A second option, which I've just spent a fair chunk of evening discussing, is say "screw it" and go get an MBA or something. This idea holds a fair amount of interest. Technical skills for me are pretty much a solved problem, whereas managers tend be be confronted with challenges that involve people and are hence much weirder and more interesting.

My worries here are (again) twofold. Firstly, I'd hate to feel like I was running back to university as soon as it looked like the real world was putting up a fight. It is important to me that I retain my self-esteem in this area. When I feel like I'm on top of the world and everything is going consistently well - that's the time to go back to uni. Of course, at that point I may not feel like I need to.

Secondly, I read Dilbert. I know what people think about the stereotypical MBA, and I would hate to have them think that way about me. I've been in the real world for slightly over two years now, so I'm not a complete n00b, but it would worry me to study an entire course about management without ever having, y'know, actually been a manager.

I'm bouncing off the walls trying to figure out what to do next with my life. Some of those walls are figments of my imagination - for example, financial stability isn't really an issue for a young single male. This doesn't help much, though, because I don't really know which of the walls are illusory and which are solid and waiting for me to bust my nose on them.

Basically, I think this situation calls for a bit more self-confidence... and a lot more reading the job pages.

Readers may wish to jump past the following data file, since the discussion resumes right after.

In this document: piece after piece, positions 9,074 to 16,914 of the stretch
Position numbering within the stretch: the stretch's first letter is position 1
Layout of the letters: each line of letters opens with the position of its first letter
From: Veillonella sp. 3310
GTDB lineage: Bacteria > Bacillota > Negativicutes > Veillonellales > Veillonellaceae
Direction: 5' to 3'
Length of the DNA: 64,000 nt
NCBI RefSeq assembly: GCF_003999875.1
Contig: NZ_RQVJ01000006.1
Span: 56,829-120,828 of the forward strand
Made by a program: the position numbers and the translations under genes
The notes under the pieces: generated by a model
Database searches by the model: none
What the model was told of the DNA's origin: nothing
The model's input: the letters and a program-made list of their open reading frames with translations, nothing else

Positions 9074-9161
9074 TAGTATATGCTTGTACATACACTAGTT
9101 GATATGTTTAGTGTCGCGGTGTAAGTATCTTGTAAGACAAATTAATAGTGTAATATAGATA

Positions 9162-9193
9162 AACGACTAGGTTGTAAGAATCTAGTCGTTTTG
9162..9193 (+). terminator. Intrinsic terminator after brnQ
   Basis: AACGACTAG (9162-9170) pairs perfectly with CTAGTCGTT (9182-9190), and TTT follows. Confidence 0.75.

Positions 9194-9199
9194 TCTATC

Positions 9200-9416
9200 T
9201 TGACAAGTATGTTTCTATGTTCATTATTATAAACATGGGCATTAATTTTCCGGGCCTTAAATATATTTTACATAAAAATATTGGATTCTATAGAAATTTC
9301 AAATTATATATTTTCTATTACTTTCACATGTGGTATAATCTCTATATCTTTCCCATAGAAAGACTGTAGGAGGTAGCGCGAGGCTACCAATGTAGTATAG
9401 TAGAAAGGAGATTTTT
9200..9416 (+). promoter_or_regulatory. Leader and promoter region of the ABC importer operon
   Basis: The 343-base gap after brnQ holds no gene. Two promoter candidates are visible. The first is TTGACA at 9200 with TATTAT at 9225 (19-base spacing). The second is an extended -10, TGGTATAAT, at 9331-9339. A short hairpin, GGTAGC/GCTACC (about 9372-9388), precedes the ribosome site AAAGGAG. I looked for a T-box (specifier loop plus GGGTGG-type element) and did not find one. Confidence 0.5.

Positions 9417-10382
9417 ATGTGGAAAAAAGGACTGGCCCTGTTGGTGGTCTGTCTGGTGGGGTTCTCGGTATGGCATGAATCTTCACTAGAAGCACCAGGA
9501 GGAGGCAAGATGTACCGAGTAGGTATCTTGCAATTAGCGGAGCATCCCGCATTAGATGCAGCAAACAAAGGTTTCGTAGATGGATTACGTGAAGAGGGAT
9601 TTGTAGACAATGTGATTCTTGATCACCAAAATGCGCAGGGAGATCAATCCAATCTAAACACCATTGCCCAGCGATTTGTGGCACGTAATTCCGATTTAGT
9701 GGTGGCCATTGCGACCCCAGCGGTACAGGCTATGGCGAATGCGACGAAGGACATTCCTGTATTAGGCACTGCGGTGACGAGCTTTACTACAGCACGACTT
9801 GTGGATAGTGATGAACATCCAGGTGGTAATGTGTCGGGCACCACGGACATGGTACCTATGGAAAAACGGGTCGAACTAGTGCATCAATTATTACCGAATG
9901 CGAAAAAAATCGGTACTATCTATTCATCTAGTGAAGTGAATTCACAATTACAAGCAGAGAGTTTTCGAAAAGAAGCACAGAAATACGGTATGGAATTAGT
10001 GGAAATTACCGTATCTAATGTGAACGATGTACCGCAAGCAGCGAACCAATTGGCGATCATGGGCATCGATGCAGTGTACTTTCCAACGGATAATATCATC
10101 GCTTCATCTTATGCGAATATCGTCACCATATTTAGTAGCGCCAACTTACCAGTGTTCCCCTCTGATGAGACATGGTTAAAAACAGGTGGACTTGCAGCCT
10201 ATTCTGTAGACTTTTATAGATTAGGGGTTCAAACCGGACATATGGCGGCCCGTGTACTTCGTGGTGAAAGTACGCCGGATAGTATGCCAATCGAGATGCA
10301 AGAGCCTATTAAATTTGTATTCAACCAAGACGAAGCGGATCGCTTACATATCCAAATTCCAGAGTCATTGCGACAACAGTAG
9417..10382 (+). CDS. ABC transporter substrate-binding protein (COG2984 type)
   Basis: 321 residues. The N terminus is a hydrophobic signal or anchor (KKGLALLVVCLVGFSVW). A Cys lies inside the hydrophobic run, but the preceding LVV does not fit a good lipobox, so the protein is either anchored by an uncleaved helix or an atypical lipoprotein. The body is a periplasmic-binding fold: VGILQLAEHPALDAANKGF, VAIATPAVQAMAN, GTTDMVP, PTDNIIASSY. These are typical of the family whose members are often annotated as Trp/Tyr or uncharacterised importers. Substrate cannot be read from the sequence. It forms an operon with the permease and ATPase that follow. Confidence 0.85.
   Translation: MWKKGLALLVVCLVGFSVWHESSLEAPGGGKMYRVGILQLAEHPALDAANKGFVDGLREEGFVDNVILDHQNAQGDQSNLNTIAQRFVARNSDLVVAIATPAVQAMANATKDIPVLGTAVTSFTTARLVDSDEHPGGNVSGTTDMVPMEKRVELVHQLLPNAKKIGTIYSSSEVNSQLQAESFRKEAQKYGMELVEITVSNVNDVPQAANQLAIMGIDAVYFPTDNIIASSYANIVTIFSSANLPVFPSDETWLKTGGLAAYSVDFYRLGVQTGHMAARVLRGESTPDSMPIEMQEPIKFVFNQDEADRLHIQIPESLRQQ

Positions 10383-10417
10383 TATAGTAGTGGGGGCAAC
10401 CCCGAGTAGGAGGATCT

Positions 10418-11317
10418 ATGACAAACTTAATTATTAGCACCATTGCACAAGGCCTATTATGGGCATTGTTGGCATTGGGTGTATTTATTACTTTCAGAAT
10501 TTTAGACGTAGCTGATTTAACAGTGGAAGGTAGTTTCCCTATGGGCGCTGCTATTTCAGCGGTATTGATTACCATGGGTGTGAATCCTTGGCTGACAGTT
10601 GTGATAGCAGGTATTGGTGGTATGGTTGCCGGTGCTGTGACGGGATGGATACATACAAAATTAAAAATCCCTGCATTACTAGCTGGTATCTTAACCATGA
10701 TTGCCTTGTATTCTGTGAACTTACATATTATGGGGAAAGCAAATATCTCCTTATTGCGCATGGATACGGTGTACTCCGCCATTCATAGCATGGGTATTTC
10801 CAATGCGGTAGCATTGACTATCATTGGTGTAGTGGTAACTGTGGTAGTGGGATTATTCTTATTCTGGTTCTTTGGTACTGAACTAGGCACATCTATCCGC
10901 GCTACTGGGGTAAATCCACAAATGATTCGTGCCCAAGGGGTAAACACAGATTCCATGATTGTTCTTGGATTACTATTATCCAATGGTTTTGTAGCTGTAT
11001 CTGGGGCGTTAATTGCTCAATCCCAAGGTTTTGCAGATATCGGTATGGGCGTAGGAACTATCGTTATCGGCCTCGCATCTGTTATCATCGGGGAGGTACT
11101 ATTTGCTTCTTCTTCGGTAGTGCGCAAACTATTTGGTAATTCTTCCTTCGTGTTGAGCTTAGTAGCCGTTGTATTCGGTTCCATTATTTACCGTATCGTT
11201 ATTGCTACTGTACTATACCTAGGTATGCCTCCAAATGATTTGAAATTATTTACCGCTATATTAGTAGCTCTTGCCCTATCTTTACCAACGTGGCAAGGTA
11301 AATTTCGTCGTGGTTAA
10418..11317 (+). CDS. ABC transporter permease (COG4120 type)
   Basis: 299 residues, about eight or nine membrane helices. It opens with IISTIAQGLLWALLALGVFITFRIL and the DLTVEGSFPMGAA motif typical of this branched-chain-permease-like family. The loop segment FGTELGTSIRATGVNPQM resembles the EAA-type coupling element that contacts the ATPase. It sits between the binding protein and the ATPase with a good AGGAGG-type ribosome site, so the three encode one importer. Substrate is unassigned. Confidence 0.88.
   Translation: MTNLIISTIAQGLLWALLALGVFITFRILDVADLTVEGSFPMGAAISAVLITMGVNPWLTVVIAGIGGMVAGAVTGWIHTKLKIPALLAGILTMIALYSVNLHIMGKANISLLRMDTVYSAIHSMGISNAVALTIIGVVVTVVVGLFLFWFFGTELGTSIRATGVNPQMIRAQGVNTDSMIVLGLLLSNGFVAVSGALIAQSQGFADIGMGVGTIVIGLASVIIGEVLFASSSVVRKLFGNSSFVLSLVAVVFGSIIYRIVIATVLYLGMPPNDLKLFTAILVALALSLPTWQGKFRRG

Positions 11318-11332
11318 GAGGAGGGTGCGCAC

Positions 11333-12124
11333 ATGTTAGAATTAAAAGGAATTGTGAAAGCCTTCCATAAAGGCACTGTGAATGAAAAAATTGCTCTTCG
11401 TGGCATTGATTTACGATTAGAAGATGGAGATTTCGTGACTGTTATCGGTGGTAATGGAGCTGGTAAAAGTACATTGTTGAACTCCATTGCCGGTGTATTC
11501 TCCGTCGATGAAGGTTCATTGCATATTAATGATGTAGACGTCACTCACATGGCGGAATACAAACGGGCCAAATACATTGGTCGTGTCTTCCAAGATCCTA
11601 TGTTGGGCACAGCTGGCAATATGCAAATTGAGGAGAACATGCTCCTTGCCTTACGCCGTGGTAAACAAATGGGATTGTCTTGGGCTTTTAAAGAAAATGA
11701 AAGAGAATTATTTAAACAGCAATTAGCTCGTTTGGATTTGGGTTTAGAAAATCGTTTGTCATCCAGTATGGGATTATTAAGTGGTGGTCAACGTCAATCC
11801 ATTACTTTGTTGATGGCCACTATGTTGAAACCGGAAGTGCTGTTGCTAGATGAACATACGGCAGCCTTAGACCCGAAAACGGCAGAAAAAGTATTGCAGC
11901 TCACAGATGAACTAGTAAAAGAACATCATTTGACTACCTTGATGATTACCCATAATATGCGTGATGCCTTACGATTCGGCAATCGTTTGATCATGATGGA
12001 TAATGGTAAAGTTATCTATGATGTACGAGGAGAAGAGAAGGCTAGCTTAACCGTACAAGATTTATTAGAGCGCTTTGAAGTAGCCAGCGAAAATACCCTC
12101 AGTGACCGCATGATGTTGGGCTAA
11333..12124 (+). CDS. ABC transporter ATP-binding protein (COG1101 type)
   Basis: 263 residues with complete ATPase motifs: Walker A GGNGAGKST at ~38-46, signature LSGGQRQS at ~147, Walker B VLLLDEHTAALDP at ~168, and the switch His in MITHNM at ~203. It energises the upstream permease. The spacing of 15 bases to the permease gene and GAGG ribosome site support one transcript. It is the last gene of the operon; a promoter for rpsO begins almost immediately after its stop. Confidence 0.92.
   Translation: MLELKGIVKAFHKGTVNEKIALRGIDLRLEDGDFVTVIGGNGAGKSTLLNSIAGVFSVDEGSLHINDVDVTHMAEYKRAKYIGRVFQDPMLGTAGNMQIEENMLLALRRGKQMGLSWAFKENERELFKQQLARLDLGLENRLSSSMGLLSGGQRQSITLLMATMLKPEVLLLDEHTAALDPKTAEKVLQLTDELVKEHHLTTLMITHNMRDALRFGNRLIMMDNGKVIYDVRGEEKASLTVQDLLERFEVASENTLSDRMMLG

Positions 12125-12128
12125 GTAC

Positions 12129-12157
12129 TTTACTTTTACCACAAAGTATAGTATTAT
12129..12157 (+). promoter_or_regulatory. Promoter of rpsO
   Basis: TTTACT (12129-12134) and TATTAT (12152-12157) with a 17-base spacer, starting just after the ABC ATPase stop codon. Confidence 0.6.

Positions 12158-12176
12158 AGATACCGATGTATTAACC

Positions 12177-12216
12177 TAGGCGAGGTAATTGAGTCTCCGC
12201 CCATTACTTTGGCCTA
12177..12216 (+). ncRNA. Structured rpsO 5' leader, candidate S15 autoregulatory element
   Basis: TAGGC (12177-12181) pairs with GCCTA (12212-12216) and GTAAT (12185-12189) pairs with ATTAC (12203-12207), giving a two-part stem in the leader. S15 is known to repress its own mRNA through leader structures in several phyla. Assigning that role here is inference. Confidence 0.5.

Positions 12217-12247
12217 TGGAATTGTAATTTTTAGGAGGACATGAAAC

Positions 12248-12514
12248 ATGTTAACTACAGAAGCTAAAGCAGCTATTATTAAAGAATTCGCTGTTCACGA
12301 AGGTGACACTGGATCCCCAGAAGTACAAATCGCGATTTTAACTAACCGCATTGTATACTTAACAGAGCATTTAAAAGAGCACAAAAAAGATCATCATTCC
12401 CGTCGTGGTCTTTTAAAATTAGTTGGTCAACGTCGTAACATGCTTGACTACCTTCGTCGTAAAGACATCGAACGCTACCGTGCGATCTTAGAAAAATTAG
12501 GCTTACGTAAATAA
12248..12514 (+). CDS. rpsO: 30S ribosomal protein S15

* Possibly two - fingers crossed for the November exam results!
** Which of course is why I'm doing the job search in the first place :(
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Wednesday, October 15, 2008

The Joys of Jobhunting

As of a few days ago, I'm finally getting my act together and looking round for a new job. Hopefully a change of company won't be necessary - I do actually like the people I work for - but if they try to send me out on placement again then they'll have to catch me first.

We're now several evenings on, and certain axioms of jobhunting are starting to become clear to me. To whit:

1) The jobs that catch your attention are the ones you have neither training nor experience in.

I've lost count of how many really cool jobs I've looked at and reluctantly clicked past when it became clear that BA Hons Cantab was not going to cut the mustard.

2) The jobs that match your specialist skills are boring as hell.

As a maths grad, my options are apparently finance, finance or - just to push the envelope a little - finance. I do not find finance particularly interesting. It varies between the accountancy end of the spectrum, which requires basic numeracy but no real maths knowledge, and the predictive disciplines (actuarial, quant, etc), which require the ability to pull large numbers of assumptions out of thin air and then pass the blame when it all falls through.

There's also cryptography, but apparently only if you have a first class degree. I have a 2II. Ohttre gung.

3) The jobs that you don't need specialist knowledge for are dangerously vague.